And wantons in the pebbly gulf below:
No frost can bind it there; its utmost force
Can but arrest the light and smoky mist,
That in its fall the liquid sheet throws wide.
And see where it has hung th' embroider'd banks
With forms so various, that no pow'rs of art,
The pencil or the pen, may trace the scene!
Here glitt'ring turrets rise, upbearing high
(Fantastic mis-arrangement!) on the roof
Large growth of what may seem the sparkling trees
And shrubs of fairy land. The crystal drops,
That trickle down the branches, fast congeal'd,
Shoot into pillars of pellucid length,
And all was moist to the warm touch; a scer.e
Of evanescent glory, once a stream,
And soon to slide into a stream again.
Alas! 'twas but a mortifying stroke
Of undesign'd severity, that glanc'd
(Made by a monarch) on her own estate,
Of human grandeur and the courts of kings.
"Twas transient in its nature, as in show
"Twas durable; as worthless, as it seem'd
Intrinsically precious; to the foot
Treach'rous and false; it smil'd, and it was cold
Great princes have great playthings. Some have
And prop the pile they but adorn'd before.
Here grotto within grotto safe defies
The sunbeam; there, emboss'd and fretted wild,
The growing wonder takes a thousand shapes
Capricious, in which fancy seeks in vain
The likeness of some object seen before.
Thus Nature works as if to mock at Art,
And in defiance of her rival pow'rs;
By these fortuitous and random strokes
Performing such inimitable feats,
As she with all her rules can never reach.
Less worthy of applause, though more admir'd,
Because a novelty, the work of man,
Imperial mistress of the fur-clad Russ,
Thy most magnificent and mighty freak,
The wonder of the North. No forest fell,
When thou wouldst build; no quarry sent its stores
T'enrich thy walls: but thou didst hew the floods,
And make thy marble of the glassy wave.
In such a palace Aristaus found
Cyrene, when he bore the plaintive tale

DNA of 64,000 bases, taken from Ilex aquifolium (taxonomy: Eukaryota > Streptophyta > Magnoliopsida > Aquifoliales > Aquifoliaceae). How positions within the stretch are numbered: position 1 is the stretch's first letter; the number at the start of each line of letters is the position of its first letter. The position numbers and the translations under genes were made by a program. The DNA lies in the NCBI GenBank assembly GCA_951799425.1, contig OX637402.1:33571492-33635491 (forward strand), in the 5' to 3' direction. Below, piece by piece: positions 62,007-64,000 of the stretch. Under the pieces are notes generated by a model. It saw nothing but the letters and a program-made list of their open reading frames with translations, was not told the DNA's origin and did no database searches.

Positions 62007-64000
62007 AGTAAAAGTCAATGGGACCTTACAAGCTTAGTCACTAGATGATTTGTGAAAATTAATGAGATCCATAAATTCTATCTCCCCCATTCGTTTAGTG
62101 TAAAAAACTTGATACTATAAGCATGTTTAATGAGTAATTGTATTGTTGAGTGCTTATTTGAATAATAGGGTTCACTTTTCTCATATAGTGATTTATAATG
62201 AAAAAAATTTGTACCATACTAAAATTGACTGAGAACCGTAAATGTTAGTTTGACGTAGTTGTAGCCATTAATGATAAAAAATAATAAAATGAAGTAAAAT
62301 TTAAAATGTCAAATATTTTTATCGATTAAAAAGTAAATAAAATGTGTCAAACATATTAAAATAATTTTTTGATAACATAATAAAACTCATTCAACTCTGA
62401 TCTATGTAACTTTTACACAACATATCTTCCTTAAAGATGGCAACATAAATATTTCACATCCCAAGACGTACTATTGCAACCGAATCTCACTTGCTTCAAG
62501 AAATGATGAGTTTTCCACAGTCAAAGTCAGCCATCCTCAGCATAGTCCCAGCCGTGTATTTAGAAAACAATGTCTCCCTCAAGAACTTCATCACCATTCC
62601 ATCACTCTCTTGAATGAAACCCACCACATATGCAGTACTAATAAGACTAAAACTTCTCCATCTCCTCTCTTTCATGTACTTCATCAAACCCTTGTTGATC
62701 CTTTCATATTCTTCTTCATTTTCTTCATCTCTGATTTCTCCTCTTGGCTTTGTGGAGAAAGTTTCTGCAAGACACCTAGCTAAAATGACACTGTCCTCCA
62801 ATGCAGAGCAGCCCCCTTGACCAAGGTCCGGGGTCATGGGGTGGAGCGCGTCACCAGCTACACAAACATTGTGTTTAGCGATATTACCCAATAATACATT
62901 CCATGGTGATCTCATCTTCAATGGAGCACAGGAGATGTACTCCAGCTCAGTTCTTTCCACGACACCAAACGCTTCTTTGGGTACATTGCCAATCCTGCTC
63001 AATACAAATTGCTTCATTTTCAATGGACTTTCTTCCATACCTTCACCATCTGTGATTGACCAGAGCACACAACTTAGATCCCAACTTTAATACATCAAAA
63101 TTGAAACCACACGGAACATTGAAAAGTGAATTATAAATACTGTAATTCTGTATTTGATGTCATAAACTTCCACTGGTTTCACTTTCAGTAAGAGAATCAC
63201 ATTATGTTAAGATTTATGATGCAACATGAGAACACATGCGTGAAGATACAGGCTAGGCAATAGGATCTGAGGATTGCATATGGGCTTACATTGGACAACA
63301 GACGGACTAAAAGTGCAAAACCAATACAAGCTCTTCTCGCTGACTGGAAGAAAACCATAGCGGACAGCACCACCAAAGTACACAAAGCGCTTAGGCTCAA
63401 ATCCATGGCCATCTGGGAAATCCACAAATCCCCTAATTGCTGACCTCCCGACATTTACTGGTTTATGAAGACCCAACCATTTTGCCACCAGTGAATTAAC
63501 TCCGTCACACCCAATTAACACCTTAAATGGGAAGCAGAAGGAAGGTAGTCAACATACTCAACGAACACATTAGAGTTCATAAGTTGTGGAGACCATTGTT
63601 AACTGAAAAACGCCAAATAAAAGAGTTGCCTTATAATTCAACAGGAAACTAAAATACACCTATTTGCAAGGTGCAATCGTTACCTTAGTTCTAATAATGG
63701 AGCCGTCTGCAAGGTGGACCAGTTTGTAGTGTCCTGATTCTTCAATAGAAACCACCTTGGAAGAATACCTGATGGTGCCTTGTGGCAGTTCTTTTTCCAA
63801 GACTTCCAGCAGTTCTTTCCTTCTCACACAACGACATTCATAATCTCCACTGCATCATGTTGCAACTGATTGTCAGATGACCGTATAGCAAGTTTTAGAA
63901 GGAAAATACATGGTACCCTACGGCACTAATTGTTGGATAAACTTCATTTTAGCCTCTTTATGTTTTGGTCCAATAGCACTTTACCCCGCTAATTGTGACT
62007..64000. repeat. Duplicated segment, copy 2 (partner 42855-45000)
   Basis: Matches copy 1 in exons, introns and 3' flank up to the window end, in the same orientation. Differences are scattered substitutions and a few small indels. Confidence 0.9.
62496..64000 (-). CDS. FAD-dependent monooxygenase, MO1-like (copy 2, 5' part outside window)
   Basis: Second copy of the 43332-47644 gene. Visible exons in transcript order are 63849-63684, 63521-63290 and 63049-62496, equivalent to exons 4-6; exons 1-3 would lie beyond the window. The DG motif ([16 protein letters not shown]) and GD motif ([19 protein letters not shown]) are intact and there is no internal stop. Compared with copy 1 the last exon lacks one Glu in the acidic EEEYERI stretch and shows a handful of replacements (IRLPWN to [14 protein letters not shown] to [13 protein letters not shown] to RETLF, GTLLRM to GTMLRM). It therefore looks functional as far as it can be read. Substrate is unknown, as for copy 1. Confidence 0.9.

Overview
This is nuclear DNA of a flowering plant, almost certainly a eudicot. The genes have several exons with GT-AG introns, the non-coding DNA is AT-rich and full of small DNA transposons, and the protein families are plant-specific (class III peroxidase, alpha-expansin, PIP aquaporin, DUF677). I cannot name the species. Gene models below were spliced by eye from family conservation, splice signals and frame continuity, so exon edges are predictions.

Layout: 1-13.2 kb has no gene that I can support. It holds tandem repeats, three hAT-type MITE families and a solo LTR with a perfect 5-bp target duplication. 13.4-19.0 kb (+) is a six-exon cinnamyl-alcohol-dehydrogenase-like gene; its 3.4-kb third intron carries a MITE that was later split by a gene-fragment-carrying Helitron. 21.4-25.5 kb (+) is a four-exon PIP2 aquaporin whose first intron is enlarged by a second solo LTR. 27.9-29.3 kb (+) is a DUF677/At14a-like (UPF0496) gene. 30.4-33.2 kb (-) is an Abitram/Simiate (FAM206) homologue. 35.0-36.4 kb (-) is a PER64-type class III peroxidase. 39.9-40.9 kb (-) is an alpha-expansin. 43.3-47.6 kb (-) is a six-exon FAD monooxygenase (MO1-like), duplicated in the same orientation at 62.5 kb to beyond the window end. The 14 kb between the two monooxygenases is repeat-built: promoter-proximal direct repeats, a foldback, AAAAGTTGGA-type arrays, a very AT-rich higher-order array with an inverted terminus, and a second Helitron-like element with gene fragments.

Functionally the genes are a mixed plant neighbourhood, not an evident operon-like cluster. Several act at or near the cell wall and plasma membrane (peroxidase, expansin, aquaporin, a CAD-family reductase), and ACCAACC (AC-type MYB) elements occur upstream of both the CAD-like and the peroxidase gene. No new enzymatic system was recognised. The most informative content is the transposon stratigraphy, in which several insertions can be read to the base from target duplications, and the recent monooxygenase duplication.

Of his lost bees to her maternal ear:
In such a palace Poetry might place
The armory of Winter; where his troops,
The gloomy clouds, find weapons, arrowy sleet,
Skin-piercing volley, blossom-bruising hail,
And snow, that often blinds the trav'ller's course,
And wraps him in an unexpected tomb.
Silently as a dream the fabric rose;
No sound of hammer nor of saw was there :
Ice upon ice, the well-adjusted parts
Were soon conjoin'd, nor other cement ask'd
Than water interfus'd to make them one.
Blush'd on the panels. Mirror needed none
Where all was vitreous; but in order due
Convivial table and commodious seat
At hewing mountains into men, and some
At building human wonders mountain-high.
Some have amus'd the dull, sad years of life,
(Life spent in indolence, and therefore sad.)
With schemes of monumental fame; and sought
By pyramids and mausolean pomp,
Short-liv'd themselves, t' immortalize their bones.
Some seek diversion in the tented field,
And make the sorrows of mankind their sport.
But war's a game, which, were their subjects wise
Kings would not play at. Nations would do well
Textort their truncheons from the puny hands
Of heroes, whose infirm and baby minds
Are gratified with mischief; and who spoil,
Because men suffer it, their toy the World.
When Babel was confounded, and the great